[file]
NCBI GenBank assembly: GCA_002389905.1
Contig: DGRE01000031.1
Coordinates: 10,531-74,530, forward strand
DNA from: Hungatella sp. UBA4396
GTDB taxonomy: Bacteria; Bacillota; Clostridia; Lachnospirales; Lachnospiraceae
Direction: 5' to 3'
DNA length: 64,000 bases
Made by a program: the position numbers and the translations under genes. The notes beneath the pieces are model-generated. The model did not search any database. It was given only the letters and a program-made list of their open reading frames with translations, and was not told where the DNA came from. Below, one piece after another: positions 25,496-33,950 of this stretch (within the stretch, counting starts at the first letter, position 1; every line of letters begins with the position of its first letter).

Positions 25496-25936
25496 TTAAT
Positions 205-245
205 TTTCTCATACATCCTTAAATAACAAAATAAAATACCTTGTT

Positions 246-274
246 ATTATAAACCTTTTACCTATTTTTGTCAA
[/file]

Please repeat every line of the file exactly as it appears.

NCBI GenBank assembly: GCA_002389905.1
Contig: DGRE01000031.1
Coordinates: 10,531-74,530, forward strand
DNA from: Hungatella sp. UBA4396
GTDB taxonomy: Bacteria; Bacillota; Clostridia; Lachnospirales; Lachnospiraceae
Direction: 5' to 3'
DNA length: 64,000 bases
Made by a program: the position numbers and the translations under genes. The notes beneath the pieces are model-generated. The model did not search any database. It was given only the letters and a program-made list of their open reading frames with translations, and was not told where the DNA came from. Below, one piece after another: positions 25,496-33,950 of this stretch (within the stretch, counting starts at the first letter, position 1; every line of letters begins with the position of its first letter).

Positions 25496-25936
25496 TTAAT
Positions 205-245
205 TTTCTCATACATCCTTAAATAACAAAATAAAATACCTTGTT

Positions 246-274
246 ATTATAAACCTTTTACCTATTTTTGTCAA